- Ben Felder
- Mayor Mick Cornett and Jack McHanan or Wilderness Matters were on hand to celebrate the start of construction on the Courage Trail at Martin Park Nature Center.
Appreciating a wooded park can be challenging for guests with disabilities, or even impossible for those bound to a wheelchair. But improvements at Martin Park Nature Center in Oklahoma City hope to set a trend of park design that offers a new level of accessibility to guests who may have trouble walking, seeing or hearing.
We are able to return to life with the expectation and hope that we will be able to participate as meaningful citizens in all facets of life in Oklahoma City, said Jack McMahan, speaking about his experience as a quadriplegic after a cycling accident in 2004.
McMahan, who helped launch Wilderness Matters, an organization seeking to make parks more accessible to everyone, was on hand for a ceremony Wednesday launching construction of the Jim Thorpe Rehabilitation Hospital Courage Trail at Martin Park. When complete, the trail will be wheelchair-friendly and include interpretative signage.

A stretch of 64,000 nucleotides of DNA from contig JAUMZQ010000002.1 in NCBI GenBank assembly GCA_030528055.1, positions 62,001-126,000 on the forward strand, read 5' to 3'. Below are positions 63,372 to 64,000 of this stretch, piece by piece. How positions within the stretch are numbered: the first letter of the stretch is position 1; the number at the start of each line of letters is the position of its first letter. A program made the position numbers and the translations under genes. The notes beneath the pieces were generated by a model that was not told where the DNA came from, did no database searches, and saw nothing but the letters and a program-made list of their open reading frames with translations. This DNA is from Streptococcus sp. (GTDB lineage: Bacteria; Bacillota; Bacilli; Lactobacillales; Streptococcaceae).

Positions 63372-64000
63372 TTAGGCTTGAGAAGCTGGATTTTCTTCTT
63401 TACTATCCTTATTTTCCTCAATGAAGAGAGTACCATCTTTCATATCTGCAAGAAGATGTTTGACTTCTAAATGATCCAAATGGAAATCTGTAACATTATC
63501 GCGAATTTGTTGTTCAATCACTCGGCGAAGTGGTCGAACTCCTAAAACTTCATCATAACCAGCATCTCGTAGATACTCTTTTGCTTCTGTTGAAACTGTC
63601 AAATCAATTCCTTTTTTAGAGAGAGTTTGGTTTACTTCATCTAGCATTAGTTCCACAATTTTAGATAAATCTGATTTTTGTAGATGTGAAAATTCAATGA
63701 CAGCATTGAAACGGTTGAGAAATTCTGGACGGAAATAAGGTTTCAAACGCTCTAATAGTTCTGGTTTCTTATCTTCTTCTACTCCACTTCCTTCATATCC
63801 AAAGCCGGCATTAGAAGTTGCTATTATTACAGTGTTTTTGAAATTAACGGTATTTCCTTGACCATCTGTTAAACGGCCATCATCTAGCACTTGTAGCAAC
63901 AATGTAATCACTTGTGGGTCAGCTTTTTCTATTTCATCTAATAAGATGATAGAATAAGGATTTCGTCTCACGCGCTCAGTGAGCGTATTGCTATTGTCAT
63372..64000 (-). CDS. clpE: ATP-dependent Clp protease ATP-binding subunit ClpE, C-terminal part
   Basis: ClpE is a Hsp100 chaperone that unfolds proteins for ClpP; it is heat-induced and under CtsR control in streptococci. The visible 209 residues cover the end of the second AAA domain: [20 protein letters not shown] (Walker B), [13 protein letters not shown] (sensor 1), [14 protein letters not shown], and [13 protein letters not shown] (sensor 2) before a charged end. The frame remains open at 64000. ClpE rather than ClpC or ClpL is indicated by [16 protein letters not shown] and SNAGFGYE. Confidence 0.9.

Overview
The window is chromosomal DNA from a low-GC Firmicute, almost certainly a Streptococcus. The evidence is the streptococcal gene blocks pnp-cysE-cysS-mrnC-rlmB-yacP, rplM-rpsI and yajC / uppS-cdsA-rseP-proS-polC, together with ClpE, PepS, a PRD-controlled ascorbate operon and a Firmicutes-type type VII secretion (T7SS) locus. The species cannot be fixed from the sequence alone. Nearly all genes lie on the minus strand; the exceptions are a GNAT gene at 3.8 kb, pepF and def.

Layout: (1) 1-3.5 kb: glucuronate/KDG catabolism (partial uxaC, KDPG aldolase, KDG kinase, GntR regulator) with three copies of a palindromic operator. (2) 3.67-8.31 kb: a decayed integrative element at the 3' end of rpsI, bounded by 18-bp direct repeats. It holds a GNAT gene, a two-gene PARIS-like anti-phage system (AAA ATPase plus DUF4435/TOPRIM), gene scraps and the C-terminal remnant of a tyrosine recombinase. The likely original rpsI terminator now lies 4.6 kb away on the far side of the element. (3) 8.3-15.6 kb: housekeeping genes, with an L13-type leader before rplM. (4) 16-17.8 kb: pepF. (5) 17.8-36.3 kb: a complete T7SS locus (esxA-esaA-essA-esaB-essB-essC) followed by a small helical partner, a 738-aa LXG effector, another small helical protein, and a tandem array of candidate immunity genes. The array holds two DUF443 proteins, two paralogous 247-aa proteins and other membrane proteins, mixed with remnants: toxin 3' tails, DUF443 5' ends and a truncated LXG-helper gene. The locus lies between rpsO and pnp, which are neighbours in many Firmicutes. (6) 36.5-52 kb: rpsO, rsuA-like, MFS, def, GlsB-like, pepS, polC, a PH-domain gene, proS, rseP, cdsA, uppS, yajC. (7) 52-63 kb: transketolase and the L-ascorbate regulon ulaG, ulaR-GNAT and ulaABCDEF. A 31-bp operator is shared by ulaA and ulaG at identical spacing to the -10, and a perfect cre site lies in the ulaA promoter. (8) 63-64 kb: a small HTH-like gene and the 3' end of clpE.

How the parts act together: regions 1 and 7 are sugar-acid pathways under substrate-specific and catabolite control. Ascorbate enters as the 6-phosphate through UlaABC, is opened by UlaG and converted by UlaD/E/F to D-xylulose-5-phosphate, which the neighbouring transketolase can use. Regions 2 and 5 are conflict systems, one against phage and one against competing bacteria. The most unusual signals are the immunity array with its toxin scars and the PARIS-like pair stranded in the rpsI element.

Wilderness Matters is funding the project and approached the parks commission two years ago about building the first accessible nature trail of its kind in the state.
When I started this projected I started it selfishly, McMahan said. I wanted to get into the woods, I wanted to get off the road and onto a trail. But little did I know what a trail might look like through the eyes of somebody who couldnt see. What nature would be like for someone who couldnt hear it.
McHanan said his organization met with people who suffer from a variety of disabilities to discover what features the park should include.
Mayor Mick Cornett, who was on hand to help launch the project, said he envisioned more of these types of park facilities built in the future.
Its going to be a tremendous step forward, there arent very many of these in the entire United States, Cornett said. I have a sense there is going to be a lot more along the way.